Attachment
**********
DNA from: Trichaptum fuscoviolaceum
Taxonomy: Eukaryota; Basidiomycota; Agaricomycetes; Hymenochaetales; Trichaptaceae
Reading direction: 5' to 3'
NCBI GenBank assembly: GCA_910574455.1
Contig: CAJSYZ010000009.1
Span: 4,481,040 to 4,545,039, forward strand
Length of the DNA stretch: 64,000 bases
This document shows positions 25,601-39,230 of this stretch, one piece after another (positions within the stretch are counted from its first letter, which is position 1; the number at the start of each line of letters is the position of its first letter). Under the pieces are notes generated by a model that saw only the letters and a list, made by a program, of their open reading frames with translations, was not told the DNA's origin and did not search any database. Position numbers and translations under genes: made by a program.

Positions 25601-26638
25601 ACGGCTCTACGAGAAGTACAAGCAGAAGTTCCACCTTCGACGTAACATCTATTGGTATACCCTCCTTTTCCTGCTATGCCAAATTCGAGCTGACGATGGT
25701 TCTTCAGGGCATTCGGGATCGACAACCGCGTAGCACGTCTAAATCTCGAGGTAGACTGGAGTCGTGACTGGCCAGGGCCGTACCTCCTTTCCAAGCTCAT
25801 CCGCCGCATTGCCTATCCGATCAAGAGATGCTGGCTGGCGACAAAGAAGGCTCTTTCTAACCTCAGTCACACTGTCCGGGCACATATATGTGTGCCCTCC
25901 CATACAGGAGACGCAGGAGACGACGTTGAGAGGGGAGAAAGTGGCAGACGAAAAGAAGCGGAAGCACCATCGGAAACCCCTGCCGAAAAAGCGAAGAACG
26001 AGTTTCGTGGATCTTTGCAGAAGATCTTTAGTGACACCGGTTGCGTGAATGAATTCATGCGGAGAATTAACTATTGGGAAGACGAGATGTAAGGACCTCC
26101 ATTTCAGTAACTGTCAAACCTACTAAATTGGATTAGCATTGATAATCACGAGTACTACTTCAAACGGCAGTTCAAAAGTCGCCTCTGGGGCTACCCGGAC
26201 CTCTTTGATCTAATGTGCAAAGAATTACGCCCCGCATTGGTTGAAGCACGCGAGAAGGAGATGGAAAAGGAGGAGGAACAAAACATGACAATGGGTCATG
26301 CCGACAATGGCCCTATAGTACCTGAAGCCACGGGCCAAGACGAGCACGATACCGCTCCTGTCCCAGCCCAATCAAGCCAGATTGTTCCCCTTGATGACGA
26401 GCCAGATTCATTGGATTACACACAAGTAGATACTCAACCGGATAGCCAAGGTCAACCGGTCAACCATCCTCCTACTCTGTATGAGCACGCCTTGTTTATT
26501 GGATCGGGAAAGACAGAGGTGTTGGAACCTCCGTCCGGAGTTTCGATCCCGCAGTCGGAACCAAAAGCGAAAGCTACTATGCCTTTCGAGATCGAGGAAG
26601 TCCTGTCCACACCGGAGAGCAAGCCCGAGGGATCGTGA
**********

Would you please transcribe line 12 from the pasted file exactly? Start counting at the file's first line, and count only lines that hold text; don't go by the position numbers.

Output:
25801 CCGCCGCATTGCCTATCCGATCAAGAGATGCTGGCTGGCGACAAAGAAGGCTCTTTCTAACCTCAGTCACACTGTCCGGGCACATATATGTGTGCCCTCC